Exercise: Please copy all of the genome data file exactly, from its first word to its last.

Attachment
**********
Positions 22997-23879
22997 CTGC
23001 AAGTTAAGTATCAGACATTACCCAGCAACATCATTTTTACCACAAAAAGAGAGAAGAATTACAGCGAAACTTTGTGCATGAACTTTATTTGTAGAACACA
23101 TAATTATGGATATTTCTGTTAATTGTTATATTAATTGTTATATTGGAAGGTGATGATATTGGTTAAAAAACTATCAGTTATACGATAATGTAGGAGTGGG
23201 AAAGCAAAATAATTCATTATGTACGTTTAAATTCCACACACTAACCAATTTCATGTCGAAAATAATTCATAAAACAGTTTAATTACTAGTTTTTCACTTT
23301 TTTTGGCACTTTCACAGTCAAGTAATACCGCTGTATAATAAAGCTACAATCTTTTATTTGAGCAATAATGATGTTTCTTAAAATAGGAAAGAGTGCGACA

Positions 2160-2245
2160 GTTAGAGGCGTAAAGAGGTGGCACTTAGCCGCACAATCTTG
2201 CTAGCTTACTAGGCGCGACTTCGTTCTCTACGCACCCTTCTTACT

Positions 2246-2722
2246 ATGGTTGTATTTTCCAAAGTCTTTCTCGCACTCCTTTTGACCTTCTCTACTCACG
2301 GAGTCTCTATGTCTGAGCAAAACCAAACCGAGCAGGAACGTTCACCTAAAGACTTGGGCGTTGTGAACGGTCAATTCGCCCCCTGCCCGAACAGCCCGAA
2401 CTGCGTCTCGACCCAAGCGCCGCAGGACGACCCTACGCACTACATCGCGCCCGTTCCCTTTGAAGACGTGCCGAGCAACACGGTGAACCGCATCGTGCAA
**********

Positions 22997-23879
22997 CTGC
23001 AAGTTAAGTATCAGACATTACCCAGCAACATCATTTTTACCACAAAAAGAGAGAAGAATTACAGCGAAACTTTGTGCATGAACTTTATTTGTAGAACACA
23101 TAATTATGGATATTTCTGTTAATTGTTATATTAATTGTTATATTGGAAGGTGATGATATTGGTTAAAAAACTATCAGTTATACGATAATGTAGGAGTGGG
23201 AAAGCAAAATAATTCATTATGTACGTTTAAATTCCACACACTAACCAATTTCATGTCGAAAATAATTCATAAAACAGTTTAATTACTAGTTTTTCACTTT
23301 TTTTGGCACTTTCACAGTCAAGTAATACCGCTGTATAATAAAGCTACAATCTTTTATTTGAGCAATAATGATGTTTCTTAAAATAGGAAAGAGTGCGACA

Positions 2160-2245
2160 GTTAGAGGCGTAAAGAGGTGGCACTTAGCCGCACAATCTTG
2201 CTAGCTTACTAGGCGCGACTTCGTTCTCTACGCACCCTTCTTACT

Positions 2246-2722
2246 ATGGTTGTATTTTCCAAAGTCTTTCTCGCACTCCTTTTGACCTTCTCTACTCACG
2301 GAGTCTCTATGTCTGAGCAAAACCAAACCGAGCAGGAACGTTCACCTAAAGACTTGGGCGTTGTGAACGGTCAATTCGCCCCCTGCCCGAACAGCCCGAA
2401 CTGCGTCTCGACCCAAGCGCCGCAGGACGACCCTACGCACTACATCGCGCCCGTTCCCTTTGAAGACGTGCCGAGCAACACGGTGAACCGCATCGTGCAA